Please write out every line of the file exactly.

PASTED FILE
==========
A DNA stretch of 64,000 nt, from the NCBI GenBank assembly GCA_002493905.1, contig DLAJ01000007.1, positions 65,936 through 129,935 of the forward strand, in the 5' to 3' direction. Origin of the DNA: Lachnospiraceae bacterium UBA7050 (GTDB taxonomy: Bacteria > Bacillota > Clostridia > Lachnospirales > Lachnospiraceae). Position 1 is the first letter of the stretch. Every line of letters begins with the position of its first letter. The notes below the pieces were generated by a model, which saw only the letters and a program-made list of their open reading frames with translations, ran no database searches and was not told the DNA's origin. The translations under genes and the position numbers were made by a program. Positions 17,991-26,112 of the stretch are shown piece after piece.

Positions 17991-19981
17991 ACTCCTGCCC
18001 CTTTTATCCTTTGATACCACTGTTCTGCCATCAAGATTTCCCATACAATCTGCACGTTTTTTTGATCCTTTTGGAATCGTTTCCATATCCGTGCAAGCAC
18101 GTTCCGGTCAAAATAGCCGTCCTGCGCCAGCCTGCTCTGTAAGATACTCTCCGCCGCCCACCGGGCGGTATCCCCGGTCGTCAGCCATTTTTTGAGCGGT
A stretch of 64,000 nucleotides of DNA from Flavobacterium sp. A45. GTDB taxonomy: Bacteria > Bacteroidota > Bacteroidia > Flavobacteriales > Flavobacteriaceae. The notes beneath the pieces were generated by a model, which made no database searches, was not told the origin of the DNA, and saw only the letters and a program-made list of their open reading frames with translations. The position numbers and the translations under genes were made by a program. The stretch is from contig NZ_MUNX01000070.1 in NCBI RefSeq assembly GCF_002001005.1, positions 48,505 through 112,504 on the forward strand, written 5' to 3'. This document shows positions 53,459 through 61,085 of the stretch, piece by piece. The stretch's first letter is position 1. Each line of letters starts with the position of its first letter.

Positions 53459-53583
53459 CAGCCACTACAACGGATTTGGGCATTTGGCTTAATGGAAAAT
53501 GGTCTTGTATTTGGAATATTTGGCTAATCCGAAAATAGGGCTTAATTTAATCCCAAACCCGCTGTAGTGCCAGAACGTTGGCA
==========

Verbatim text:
A DNA stretch of 64,000 nt, from the NCBI GenBank assembly GCA_002493905.1, contig DLAJ01000007.1, positions 65,936 through 129,935 of the forward strand, in the 5' to 3' direction. Origin of the DNA: Lachnospiraceae bacterium UBA7050 (GTDB taxonomy: Bacteria > Bacillota > Clostridia > Lachnospirales > Lachnospiraceae). Position 1 is the first letter of the stretch. Every line of letters begins with the position of its first letter. The notes below the pieces were generated by a model, which saw only the letters and a program-made list of their open reading frames with translations, ran no database searches and was not told the DNA's origin. The translations under genes and the position numbers were made by a program. Positions 17,991-26,112 of the stretch are shown piece after piece.

Positions 17991-19981
17991 ACTCCTGCCC
18001 CTTTTATCCTTTGATACCACTGTTCTGCCATCAAGATTTCCCATACAATCTGCACGTTTTTTTGATCCTTTTGGAATCGTTTCCATATCCGTGCAAGCAC
18101 GTTCCGGTCAAAATAGCCGTCCTGCGCCAGCCTGCTCTGTAAGATACTCTCCGCCGCCCACCGGGCGGTATCCCCGGTCGTCAGCCATTTTTTGAGCGGT
A stretch of 64,000 nucleotides of DNA from Flavobacterium sp. A45. GTDB taxonomy: Bacteria > Bacteroidota > Bacteroidia > Flavobacteriales > Flavobacteriaceae. The notes beneath the pieces were generated by a model, which made no database searches, was not told the origin of the DNA, and saw only the letters and a program-made list of their open reading frames with translations. The position numbers and the translations under genes were made by a program. The stretch is from contig NZ_MUNX01000070.1 in NCBI RefSeq assembly GCF_002001005.1, positions 48,505 through 112,504 on the forward strand, written 5' to 3'. This document shows positions 53,459 through 61,085 of the stretch, piece by piece. The stretch's first letter is position 1. Each line of letters starts with the position of its first letter.

Positions 53459-53583
53459 CAGCCACTACAACGGATTTGGGCATTTGGCTTAATGGAAAAT
53501 GGTCTTGTATTTGGAATATTTGGCTAATCCGAAAATAGGGCTTAATTTAATCCCAAACCCGCTGTAGTGCCAGAACGTTGGCA